Mr Hay persisted in making the application to adjourn and submitted;
Mr Faux pointed out that Andrews J had agreed with the Respondent’s submissions that in a case where the only contentious witness evidence was the complainant’s it could not be a sensible or proportionate to spend five days on a re-hearing and refused the application to adjourn.
Andrews J explained that the court could only overturn the decision if it is satisfied that it was either wrong or unjust because of a serious procedural or other irregularity in its proceedings (CPR 52.11(3)). In determining whether the decision was wrong, the court should consider the special expertise of the Panel to make the required judgment. Andrews J cited Auld LJ in General Medical Council v Meadow  QB 462 at :
“… it is plain from the authorities that the Court must have in mind and give such weight as is appropriate in the circumstances to the following factors:
The body from whom the appeal lies is a specialist tribunal whose understanding of what the medical profession expects of its members in matters of medical practice deserve respect;
The tribunal had the benefit, which the Court normally does not, of hearing and seeing the witnesses on both sides;
The questions of primary and secondary fact and the over-all value judgment to be made by the tribunal, especially the last, are akin to jury questions to which there may reasonably be different answers”. (emphasis in the original).
Andrews J explained that when she read the Panel determination she was concerned by some aspects of the Panel's approach to determining, on the balance of probabilities, whether the burden of proof had been discharged on each of the charges of inappropriate touching. The Panel had described the difficulties it had in assessing Ms A's credibility but concluded that she was an honest witness and that it was accepted by the Appellant that Ms A was an honest witness, but he contended that she was mistaken.
In the light of this, Andrews J anticipated that the focus of Mr Hay's submissions would be on the approach to the balancing exercise that was adopted by the Panel, and on the evidence in the Appellant's favour, to which it was alleged the Panel either failed to accord any weight or which it allegedly failed to take into account.
However, Mr Hay’s application was on the basis of procedural unfairness. The grounds for appeal were:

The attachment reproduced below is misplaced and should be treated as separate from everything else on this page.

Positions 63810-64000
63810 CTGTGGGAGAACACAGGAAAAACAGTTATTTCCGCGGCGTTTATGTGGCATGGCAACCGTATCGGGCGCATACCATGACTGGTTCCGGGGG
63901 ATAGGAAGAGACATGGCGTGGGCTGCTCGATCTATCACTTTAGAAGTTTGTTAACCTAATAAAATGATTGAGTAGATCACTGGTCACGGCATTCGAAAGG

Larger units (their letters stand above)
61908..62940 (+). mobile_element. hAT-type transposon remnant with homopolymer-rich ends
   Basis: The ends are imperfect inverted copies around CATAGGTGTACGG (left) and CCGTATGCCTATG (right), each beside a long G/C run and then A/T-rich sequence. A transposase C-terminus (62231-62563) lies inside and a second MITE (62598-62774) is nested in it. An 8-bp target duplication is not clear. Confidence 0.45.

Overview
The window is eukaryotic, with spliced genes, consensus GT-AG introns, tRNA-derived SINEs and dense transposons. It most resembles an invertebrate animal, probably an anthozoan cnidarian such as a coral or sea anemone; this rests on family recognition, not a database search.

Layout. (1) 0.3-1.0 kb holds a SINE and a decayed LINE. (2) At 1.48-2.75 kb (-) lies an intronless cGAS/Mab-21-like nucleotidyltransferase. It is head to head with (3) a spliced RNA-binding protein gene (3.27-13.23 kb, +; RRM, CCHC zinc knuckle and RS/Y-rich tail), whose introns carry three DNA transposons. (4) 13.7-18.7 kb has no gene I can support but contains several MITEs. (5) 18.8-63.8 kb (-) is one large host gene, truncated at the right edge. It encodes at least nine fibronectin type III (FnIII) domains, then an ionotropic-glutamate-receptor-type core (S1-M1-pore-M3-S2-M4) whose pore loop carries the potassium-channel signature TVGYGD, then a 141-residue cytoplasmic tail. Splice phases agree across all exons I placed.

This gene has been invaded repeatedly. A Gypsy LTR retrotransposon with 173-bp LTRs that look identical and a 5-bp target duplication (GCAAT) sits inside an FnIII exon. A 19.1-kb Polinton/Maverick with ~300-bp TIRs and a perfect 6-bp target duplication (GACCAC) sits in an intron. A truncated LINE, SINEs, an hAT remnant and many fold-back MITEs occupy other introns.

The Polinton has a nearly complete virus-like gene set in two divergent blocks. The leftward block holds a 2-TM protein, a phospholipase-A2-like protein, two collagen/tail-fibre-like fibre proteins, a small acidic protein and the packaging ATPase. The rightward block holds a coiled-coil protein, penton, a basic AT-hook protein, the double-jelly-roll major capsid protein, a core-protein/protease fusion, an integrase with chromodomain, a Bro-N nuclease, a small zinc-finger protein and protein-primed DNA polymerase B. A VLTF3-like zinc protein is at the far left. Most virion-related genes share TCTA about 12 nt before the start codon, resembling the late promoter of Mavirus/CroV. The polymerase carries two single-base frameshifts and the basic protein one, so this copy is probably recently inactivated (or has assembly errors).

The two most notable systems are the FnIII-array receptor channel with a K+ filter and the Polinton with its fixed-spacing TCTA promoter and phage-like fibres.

Andrews J held that:
Andrews J acknowledged that although it appeared that Counsel did not draft the skeleton she was shocked that Mr Hay’s submissions in relation to the vulnerability of Ms A (as referred to above) were pursued by any responsible qualified legal representative. Andrews J made it clear that in a case of this nature such arguments will not be entertained or given credence by the Court, especially if the registrant is legally represented before the Panel, as this Appellant was.
Andrew J commented that although there is no “heightened standard” of proof in proceedings of this nature, the inherent probability or improbability of an event is itself a matter to be taken into account in weighing the probabilities and deciding whether on balance the event occurred. The more improbable it is that the registrant would have behaved in the manner alleged, the more cogent and credible the evidence needed to satisfy the burden of proving on the balance of probabilities that he did.
Mr Faux submitted that the Panel's conclusion was that it believed Ms A and disbelieved the Appellant. It reached that conclusion having reminded itself that it was inherently improbable that the Appellant, a young professional man of previous good character, would sexually assault a young woman in the workplace, having subjected the evidence to the closest scrutiny, and having sought to reconcile the competing accounts where possible to the Appellant's advantage. Andrews J agreed.
Andrews J, therefore, proposed to quash the appeal.
A helpful case, which articulates the High Court’s view on bias in relation to vulnerable witnesses as well as legal representation and re-hearings.